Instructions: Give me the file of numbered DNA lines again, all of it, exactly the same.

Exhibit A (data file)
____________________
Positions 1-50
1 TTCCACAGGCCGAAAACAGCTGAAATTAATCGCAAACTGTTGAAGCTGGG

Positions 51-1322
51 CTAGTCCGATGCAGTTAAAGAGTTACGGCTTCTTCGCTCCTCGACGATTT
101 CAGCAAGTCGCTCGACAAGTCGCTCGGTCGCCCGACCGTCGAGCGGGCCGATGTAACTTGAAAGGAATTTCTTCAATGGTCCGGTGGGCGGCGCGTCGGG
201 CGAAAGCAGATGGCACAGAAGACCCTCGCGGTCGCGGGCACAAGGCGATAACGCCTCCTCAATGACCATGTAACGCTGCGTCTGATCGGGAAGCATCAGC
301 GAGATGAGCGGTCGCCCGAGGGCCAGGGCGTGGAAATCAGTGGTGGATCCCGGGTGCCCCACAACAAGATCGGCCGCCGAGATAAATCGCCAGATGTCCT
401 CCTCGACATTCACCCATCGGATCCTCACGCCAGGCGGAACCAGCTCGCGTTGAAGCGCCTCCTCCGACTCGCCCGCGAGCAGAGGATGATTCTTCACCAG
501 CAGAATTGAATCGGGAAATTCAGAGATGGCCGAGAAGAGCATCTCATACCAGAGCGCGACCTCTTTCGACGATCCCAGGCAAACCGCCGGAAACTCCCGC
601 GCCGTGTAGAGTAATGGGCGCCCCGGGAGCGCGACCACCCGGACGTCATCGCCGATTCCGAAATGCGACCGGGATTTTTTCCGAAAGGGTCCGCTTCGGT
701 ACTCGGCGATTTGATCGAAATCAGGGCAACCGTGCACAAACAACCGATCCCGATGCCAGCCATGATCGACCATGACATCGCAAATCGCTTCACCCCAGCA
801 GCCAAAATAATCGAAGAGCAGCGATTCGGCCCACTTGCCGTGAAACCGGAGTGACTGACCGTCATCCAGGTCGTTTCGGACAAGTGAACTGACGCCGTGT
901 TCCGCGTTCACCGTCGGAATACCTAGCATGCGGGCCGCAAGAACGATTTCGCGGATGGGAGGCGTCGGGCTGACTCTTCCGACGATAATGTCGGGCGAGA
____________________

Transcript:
Positions 1-50
1 TTCCACAGGCCGAAAACAGCTGAAATTAATCGCAAACTGTTGAAGCTGGG

Positions 51-1322
51 CTAGTCCGATGCAGTTAAAGAGTTACGGCTTCTTCGCTCCTCGACGATTT
101 CAGCAAGTCGCTCGACAAGTCGCTCGGTCGCCCGACCGTCGAGCGGGCCGATGTAACTTGAAAGGAATTTCTTCAATGGTCCGGTGGGCGGCGCGTCGGG
201 CGAAAGCAGATGGCACAGAAGACCCTCGCGGTCGCGGGCACAAGGCGATAACGCCTCCTCAATGACCATGTAACGCTGCGTCTGATCGGGAAGCATCAGC
301 GAGATGAGCGGTCGCCCGAGGGCCAGGGCGTGGAAATCAGTGGTGGATCCCGGGTGCCCCACAACAAGATCGGCCGCCGAGATAAATCGCCAGATGTCCT
401 CCTCGACATTCACCCATCGGATCCTCACGCCAGGCGGAACCAGCTCGCGTTGAAGCGCCTCCTCCGACTCGCCCGCGAGCAGAGGATGATTCTTCACCAG
501 CAGAATTGAATCGGGAAATTCAGAGATGGCCGAGAAGAGCATCTCATACCAGAGCGCGACCTCTTTCGACGATCCCAGGCAAACCGCCGGAAACTCCCGC
601 GCCGTGTAGAGTAATGGGCGCCCCGGGAGCGCGACCACCCGGACGTCATCGCCGATTCCGAAATGCGACCGGGATTTTTTCCGAAAGGGTCCGCTTCGGT
701 ACTCGGCGATTTGATCGAAATCAGGGCAACCGTGCACAAACAACCGATCCCGATGCCAGCCATGATCGACCATGACATCGCAAATCGCTTCACCCCAGCA
801 GCCAAAATAATCGAAGAGCAGCGATTCGGCCCACTTGCCGTGAAACCGGAGTGACTGACCGTCATCCAGGTCGTTTCGGACAAGTGAACTGACGCCGTGT
901 TCCGCGTTCACCGTCGGAATACCTAGCATGCGGGCCGCAAGAACGATTTCGCGGATGGGAGGCGTCGGGCTGACTCTTCCGACGATAATGTCGGGCGAGA